Portland Seismic Retrofit Guide: Earthquake Readiness
Our awareness of the threat of seismic activity in the Portland area increases every year, and with it, concerns for both sellers and buyers. Recent studies show that at least one local fault is more active than previously thought. And this discovery increases the likelihood that other faults in the area may put Portland at risk for an earthquake sooner rather than later.
But the good news is, with increased knowledge comes an increased ability to confront the situation. For example, it seems that each year, better and more comprehensive maps help us understand where the most vulnerable spots are. And then there’s seismic retrofitting, a process that makes homes better equipped to handle an earthquake. Portland is again ahead of the curve in educating its populace about how seismic retrofitting works and how to implement it. So let’s take advantage of that and dive into our best information on seismic retrofitting practices and earthquake preparedness.
How to You Know If Your Home Needs Seismic Retrofitting
In 1974, Oregon adopted its first statewide building codes. That might lead you to believe that all homes built since then are good to go regarding the threat of earthquakes. However, the code was only updated with seismic activity in mind in 1993. So while homes built between 1974 and 1993 are more likely to withstand an earthquake than those built before 1974, they may require substantial retrofitting. Only homes built after 1993 can guarantee seismic safety features.
So what do you do with this information? Buyers looking at homes built before 1993 should ask the inspector to assess whether any retrofitting exists. Sellers may want to consider doing the retrofitting before listing. And if you do choose to retrofit, advertise it!
Why Is Seismic Retrofitting Important?
While it’s impossible to reduce your risk to zero during an earthquake or seismic event, seismic retrofitting can help mitigate potential property damage. As one saying goes, “Earthquakes don’t kill people, buildings do,” meaning ensuring your home or business is properly up to code can greatly improve your safety as well as the safety of others.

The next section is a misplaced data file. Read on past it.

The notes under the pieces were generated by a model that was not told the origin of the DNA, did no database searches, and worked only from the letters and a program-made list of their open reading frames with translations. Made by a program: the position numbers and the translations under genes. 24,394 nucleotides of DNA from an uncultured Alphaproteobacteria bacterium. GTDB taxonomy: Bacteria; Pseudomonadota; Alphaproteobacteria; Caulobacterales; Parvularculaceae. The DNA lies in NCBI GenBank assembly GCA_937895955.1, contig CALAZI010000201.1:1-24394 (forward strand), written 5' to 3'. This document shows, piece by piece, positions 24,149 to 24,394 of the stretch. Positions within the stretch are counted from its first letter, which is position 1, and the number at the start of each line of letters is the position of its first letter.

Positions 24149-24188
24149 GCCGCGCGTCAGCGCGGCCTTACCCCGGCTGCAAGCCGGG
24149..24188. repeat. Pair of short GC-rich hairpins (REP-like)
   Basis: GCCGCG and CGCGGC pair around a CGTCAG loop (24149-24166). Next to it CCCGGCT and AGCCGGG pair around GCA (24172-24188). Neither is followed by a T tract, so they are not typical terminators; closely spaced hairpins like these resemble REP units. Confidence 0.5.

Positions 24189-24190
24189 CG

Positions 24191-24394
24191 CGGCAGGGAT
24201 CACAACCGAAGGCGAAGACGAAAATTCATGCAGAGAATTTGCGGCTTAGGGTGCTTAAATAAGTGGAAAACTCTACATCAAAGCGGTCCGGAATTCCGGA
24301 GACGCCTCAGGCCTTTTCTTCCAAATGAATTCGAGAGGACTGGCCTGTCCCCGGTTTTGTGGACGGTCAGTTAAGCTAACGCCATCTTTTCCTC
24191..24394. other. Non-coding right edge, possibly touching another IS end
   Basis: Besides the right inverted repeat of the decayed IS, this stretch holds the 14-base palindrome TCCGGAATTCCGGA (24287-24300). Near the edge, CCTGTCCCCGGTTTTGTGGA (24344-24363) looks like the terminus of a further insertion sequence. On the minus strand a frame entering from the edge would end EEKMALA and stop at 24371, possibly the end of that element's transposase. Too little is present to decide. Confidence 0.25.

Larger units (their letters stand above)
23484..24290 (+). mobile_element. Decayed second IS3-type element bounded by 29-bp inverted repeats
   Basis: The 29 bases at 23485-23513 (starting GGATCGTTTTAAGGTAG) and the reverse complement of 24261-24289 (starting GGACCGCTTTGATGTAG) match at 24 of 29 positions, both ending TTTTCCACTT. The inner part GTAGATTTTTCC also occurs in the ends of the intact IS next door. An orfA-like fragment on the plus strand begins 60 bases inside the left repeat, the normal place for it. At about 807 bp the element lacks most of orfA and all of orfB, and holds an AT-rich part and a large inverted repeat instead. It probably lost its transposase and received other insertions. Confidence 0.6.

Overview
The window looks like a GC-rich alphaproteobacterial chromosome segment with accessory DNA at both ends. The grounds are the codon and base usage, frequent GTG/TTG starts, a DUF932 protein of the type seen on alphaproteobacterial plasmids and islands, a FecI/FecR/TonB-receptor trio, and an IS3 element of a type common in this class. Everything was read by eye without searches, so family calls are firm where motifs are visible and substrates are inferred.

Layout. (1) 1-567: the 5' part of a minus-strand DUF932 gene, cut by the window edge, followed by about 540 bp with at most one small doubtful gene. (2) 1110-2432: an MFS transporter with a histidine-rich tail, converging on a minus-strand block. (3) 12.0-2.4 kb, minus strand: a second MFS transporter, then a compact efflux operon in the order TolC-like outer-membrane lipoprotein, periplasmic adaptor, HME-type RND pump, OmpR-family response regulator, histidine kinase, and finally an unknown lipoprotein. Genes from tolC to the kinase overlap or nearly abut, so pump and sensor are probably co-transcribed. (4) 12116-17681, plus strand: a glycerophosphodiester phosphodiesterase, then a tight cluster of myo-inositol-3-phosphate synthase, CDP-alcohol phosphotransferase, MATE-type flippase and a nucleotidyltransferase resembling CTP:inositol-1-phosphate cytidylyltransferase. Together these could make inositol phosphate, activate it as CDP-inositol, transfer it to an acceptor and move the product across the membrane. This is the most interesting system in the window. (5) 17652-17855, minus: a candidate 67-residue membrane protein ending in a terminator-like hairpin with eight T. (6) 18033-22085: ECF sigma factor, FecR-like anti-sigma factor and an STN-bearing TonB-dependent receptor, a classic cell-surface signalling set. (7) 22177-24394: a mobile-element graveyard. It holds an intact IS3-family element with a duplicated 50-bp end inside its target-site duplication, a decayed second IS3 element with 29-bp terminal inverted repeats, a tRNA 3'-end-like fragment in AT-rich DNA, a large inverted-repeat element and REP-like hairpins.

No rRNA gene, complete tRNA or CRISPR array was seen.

New research comes out each year that helps people develop building codes. These codes increase the security of buildings and make catastrophic failures less likely to occur. Many of these codes come from the International Code Council (ICC), which includes the International Building Code (IBC), the International Resident Code (IRC), and the International Existing Building Code (IEBC).
By following the codes created by the ICC and local and state seismic building codes, you can ensure your home is less likely to suffer a catastrophe during a seismic event. Catastrophes tend to happen in areas of your home with less support, such as weakened walls, loose foundation points, or supporting walls that are not properly secured. By having your home properly inspected and fitted by a seismic retrofitting professional, you can ensure that these risk points are properly secured.
Older homes, especially those built before certain codes were implemented in 1974, can be at higher risk for catastrophic failure during a seismic event. It’s important to have these homes checked by a licensed professional so you can take the necessary steps to safeguard your home against potential disaster.
What Constitutes Seismic Retrofitting in Portland?
At this point, you may be wondering, “Okay, but what would a contractor actually do to protect my home from an earthquake? First, let’s talk about what happens during a significant seismic event. When the ground shakes violently enough, it can cause walls to crack or a home to slide sideways off of its foundation. So the main focus of earthquake retrofitting is to attach the home as securely as possible to its foundation.
How do we do that? Luckily, Portland, in particular, has a specific guide to help you. Their Bulletin 12, “Residential Seismic Strengthening: Methods to Reduce Potential Earthquake Damage,” clearly outlines what contractors can do. Portland is the only area in Oregon to create such specific standards. And these standards are intended only for homes that meet certain criteria, which you can review in the bulletin. The big takeaway, though, is that the guide pertains to one- to two-family homes with a concrete foundation that are three stories high at a maximum. Outside of these parameters, an engineer would need to get involved.
If you meet the criteria, though, there are two basic improvements to investigate.
#1 – Bolting the House to the Foundation